Syria war offensive kills civilians across country: monitors

Syrian forces backed by Russia have launched deadly attacks across the country in the run-up to UN-backed talks. After making gains against rebels and the "Islamic State," Damascus is consolidating control in Syria.

In the run-up to United Nations peace talks at the end of November, Russian-backed Syrian government forces launched attacks across the country at the weekend, killing dozens of civilians in the process, according to independent monitors.

Airstrikes and artillery fire on the rebel-held Eastern Ghouta region outside the Syrian capital killed at least 23 people on Sunday, including four children, the UK-based Syrian Observatory for Human Rights (SOHR) said.

Read moreSyria's conflict: What do the US, Russia, Turkey and Iran want?

The locally-run Ghouta Media Center confirmed the death toll and posted a video of rescuers arriving in the affected area, picking up the dead and wounded from streets in a residential area.

In the "Islamic State"-held village of al-Shafah in the Deir el-Zour province, 53 civilians were killed, including 21 children, when Russian airstrikes hit "residential buildings," SOHR told AFP news agency.

SOHR relies on a network of on-the-ground sources to relay information. The observatory said it determines aircraft used in air raids by location, flight patterns and munitions used.

Syrien russische Langstreckenbomber Tu-22M3

Since joining the conflict in 2015, Russia has been accused of indiscriminately bombing rebel-held areas and killing civilians in the process

Key points about Syria's conflict

  • The conflict erupted in 2011, when government forces launched a brutal crackdown against peaceful protesters calling for the release of political prisoners and for President Bashar al-Assad to step down.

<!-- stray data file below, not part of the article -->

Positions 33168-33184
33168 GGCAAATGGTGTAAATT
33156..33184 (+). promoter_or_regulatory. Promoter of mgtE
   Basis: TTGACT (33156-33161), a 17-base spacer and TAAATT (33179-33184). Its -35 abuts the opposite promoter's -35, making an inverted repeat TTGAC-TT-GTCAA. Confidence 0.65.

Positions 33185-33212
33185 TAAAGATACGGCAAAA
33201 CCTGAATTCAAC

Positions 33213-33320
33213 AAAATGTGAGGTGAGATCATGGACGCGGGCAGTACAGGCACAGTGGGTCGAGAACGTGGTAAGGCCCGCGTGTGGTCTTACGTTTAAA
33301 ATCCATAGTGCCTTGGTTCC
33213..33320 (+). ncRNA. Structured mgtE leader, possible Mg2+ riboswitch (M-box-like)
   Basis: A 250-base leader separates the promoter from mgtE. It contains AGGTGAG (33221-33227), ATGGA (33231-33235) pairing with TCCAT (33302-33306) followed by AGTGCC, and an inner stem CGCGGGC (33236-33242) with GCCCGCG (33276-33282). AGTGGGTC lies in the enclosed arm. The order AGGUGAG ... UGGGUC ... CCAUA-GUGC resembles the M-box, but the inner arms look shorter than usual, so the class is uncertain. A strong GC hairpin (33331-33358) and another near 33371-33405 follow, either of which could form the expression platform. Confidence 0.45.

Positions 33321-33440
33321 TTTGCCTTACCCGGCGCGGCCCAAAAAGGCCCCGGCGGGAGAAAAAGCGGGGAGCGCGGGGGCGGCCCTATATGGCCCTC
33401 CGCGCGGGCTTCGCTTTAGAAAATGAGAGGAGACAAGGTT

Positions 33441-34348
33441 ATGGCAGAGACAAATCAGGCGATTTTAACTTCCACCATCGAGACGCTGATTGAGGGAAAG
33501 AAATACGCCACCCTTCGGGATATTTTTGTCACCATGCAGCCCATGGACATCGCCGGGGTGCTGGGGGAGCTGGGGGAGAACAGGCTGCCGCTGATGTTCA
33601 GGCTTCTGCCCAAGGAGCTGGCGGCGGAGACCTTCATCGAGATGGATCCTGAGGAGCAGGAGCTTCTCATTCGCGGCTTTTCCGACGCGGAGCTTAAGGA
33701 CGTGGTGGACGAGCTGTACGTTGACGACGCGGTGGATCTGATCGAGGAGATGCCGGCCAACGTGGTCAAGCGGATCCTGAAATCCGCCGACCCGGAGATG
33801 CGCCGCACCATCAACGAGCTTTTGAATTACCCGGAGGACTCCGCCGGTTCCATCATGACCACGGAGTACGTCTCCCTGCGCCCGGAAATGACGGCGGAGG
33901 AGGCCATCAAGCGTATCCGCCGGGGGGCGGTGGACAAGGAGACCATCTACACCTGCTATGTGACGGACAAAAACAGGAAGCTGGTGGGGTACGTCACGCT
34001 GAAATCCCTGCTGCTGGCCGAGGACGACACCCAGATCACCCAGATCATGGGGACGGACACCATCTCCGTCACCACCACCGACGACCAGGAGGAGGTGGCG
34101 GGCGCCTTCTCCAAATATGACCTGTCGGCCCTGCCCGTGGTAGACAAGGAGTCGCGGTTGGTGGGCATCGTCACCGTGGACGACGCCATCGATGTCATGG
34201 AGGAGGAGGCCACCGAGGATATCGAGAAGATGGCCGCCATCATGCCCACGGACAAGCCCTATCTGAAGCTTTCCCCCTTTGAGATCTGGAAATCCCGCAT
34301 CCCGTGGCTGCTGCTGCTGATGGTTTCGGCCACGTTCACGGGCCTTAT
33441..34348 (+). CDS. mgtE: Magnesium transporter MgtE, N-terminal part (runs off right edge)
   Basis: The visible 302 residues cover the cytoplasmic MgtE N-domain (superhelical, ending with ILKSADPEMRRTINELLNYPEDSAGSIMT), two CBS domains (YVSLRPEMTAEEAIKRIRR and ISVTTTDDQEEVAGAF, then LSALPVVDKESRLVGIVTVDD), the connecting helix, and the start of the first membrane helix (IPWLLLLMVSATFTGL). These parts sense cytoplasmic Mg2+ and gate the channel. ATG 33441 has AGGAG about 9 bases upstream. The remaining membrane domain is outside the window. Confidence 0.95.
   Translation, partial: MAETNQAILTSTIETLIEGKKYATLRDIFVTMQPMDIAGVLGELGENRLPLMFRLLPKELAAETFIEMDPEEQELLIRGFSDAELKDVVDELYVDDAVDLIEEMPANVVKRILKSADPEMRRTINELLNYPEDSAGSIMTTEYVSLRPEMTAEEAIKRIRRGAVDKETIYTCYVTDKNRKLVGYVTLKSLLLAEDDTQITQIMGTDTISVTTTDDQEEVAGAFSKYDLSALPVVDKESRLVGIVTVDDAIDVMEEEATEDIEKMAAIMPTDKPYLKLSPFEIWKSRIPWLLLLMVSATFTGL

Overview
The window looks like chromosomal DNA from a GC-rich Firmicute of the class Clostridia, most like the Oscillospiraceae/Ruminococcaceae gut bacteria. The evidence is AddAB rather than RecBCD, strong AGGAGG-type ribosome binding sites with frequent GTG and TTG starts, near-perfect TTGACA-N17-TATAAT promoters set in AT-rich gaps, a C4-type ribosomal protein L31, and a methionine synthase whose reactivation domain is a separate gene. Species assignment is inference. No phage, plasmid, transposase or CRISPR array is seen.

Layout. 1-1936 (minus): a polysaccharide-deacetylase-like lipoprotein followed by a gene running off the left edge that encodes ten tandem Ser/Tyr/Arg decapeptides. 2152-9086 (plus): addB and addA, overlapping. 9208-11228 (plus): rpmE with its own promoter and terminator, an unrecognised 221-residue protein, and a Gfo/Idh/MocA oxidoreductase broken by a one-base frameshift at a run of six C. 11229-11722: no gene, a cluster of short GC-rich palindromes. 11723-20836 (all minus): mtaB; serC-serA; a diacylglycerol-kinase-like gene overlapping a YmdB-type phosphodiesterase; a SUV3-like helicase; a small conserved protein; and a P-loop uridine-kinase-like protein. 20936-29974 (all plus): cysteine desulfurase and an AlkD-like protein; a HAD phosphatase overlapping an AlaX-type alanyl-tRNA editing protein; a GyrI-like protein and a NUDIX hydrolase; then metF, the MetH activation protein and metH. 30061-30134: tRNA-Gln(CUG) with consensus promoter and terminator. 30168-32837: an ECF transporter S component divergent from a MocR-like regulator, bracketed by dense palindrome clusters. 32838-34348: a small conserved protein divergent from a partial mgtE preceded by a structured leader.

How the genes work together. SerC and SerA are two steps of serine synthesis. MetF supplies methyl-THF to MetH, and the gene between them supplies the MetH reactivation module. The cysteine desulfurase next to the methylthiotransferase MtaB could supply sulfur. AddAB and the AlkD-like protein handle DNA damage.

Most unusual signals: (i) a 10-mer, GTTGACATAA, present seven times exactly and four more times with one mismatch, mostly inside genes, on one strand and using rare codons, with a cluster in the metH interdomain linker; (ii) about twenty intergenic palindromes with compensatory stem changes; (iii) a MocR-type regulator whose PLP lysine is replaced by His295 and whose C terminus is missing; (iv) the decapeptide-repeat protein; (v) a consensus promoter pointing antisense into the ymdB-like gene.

• More than 300,000 people have been killed since then, with the civil war fracturing into a multi-front conflict involving global super powers, regional rivals and non-state actors.
  • Multiple attempts to end the conflict have failed. However, the UN has sponsored new peace talks aimed at gathering support for a political solution scheduled to start on November 28.

War with no end

Syria has been engulfed in a devastating civil war since 2011 after Syrian President Bashar Assad lost control over large parts of the country to multiple revolutionary groups. The conflict has since drawn in foreign powers and brought misery and death to Syrians.


The dictator

Syria's army, officially known as the Syrian Arab Army (SAA), is loyal to Syrian President Bashar al-Assad and is fighting to restore the president's rule over the entire country. The SAA has been fighting alongside a number of pro-Assad militias such as the National Defense Force and has cooperated with military advisors from Russia and Iran, which back Assad.


The northern watchman

Turkey, which is also part of the US-led coalition against IS, has actively supported rebels opposed to Assad. It has a tense relationship with its American allies over US cooperation with Kurdish fighters, who Ankara says are linked to the Kurdistan Workers' Party (PKK) fighting in Turkey. The Turkish military has intervened alongside rebels in northern Aleppo, Afrin and Idlib province.


The eastern guardian

The Kremlin has proven to be a powerful friend to Assad. Russian air power and ground troops officially joined the fight in September 2015 after years of supplying the Syrian army. Moscow has come under fire from the international community for the high number of civilian casualties during its airstrikes. However, Russia's intervention turned the tide in war in favor of Assad.


The western allies

A US-led coalition of more than 50 countries, including Germany, began targeting IS and other terrorist targets with airstrikes in late 2014. The anti-IS coalition has dealt major setbacks to the militant group. The US has more than a thousand special forces in the country backing the Syrian Democratic Forces.


The rebels

The Free Syrian Army grew out of protests against the Assad regime that eventually turned violent. Along with other non-jihadist rebel groups, it seeks the ouster of President Assad and democratic elections. After suffering a number of defeats, many of its members defected to hardline militant groups. It garnered some support from the US and Turkey, but its strength has been greatly diminished.


The resistance

Fighting between Syrian Kurds and Islamists has become its own conflict. The US-led coalition against the "Islamic State" has backed the Syrian Democratic Forces, an alliance of Kurdish and Arab militias. The Kurdish YPG militia is the main component of the SDF. The Kurds have had a tacit understanding with Assad.